Government outlines approach to motor insurance post-Brexit

Will 2.5 million private and commercial motorists be able to drive easily throughout the EU?

Government outlines approach to motor insurance post-Brexit

Insurance News

By Paul Lucas

Let’s be honest, most of us are sick of hearing about Brexit. No matter where you stand on the “leave” or “remain” debate, with the decision having been made most of just want some legitimate resolution – some decisions to be made instead of this constant back and forth.

Now it appears, at least in one crucial area of insurance, things have finally taken a step in the right direction.

As part of its 2018 Manifesto, the British Insurance Brokers’ Association (BIBA) had called for a practical approach to allow 2.5 million private and commercial motorists continue to drive easily throughout the European Union. Now, as revealed as part of the BIBA Conference 2018, currently taking place in Manchester, the association has outlined that it this week received a letter from the Department for Transport setting out its intended approach to motor insurance after Brexit – and confirming its intention to remain part of the Green Card-free circulation area “and to ensure the UK meets the requirements for third party motor insurance.”

“This is excellent news for commercial and personal motorists as well as brokers and insurers and follows collaborative representation by BIBA, the MIB and the Association of British Insurers,” said Graeme Trudgill, BIBA executive director. “Without such an agreement, drivers would be faced with increased bureaucracy and delays at borders and insurance brokers would need to have in place mechanisms to physically issue 2.5 million Green Cards every year. This is exactly the solution we wanted.”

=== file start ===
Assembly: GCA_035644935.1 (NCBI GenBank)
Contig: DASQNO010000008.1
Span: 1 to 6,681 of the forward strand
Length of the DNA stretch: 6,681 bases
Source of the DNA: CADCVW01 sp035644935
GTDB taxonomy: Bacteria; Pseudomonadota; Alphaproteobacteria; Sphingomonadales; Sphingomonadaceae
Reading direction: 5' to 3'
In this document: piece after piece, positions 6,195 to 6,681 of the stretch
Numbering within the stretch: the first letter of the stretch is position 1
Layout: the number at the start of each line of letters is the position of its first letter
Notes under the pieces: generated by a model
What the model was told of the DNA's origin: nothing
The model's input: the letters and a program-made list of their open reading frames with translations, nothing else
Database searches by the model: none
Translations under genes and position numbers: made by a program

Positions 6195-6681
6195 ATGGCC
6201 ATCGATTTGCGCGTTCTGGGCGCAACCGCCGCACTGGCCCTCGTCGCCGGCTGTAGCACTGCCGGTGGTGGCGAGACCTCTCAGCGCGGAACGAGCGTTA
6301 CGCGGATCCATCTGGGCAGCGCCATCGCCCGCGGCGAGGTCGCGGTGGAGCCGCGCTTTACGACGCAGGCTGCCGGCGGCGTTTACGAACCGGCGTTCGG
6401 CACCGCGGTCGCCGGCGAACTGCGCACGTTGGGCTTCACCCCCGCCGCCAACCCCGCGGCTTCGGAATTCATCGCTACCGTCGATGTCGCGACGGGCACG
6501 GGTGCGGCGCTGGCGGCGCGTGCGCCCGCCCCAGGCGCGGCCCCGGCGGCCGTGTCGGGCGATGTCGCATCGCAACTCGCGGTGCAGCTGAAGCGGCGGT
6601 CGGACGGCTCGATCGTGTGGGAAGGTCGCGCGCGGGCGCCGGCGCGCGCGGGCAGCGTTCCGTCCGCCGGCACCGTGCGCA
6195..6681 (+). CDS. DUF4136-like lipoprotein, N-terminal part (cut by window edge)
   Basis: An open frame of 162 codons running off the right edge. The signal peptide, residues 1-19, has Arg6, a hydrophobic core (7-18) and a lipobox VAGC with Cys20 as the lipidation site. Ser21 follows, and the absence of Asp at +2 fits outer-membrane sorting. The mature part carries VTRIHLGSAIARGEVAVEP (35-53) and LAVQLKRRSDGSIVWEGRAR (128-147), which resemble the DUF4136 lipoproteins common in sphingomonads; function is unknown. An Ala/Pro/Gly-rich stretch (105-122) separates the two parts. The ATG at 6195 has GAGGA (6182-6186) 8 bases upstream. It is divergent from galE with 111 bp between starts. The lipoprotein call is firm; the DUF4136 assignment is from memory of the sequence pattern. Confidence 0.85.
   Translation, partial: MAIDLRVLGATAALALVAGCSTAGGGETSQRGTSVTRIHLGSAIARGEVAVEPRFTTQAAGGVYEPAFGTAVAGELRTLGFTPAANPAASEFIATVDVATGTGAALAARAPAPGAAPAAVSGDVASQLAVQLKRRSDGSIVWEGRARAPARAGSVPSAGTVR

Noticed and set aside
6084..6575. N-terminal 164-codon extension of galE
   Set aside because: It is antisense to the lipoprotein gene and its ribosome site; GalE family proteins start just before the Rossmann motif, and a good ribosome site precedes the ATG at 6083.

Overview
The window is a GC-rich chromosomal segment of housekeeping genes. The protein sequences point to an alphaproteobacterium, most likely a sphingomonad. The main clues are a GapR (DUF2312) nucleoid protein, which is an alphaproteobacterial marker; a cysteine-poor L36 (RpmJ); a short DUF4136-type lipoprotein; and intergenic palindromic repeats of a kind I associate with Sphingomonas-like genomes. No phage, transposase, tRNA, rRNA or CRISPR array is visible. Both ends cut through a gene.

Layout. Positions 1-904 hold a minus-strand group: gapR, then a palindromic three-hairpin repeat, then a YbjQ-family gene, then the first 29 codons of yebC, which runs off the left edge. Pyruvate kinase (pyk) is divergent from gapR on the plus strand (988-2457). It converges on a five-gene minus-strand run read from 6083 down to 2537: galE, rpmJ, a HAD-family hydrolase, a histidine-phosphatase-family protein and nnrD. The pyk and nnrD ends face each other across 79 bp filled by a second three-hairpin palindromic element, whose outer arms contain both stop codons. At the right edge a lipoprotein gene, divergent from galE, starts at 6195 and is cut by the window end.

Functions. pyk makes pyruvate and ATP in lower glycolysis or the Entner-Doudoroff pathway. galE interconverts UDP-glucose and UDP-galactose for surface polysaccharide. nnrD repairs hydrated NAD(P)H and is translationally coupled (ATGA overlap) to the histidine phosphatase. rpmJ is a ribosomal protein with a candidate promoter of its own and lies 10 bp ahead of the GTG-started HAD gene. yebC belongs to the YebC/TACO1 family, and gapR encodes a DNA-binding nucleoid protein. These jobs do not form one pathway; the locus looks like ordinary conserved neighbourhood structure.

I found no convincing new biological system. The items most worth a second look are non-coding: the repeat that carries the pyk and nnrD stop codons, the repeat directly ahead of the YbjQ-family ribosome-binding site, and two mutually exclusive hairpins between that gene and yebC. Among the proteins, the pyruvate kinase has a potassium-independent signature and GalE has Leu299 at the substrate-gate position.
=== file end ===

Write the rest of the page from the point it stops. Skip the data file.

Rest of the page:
According to a release issued by BIBA, the Council of Bureaux “has indicated that the UK’s Motor Insurers’ Bureau can remain part of the guarantee agreement, under the Motor Insurance Directive, as a signatory, in relation to minimum third party insurance provision.” This would mean that there would not need to be checks on motor vehicles entering an EU country.

The proposal still requires the agreement of the EU Commission, but this is expected to be purely procedural.

Trudgill concluded: “It was also pleasing that DfT acknowledged the support that BIBA provided on behalf of our members in developing the approach and they have confirmed they will keep us informed as matters progress.”



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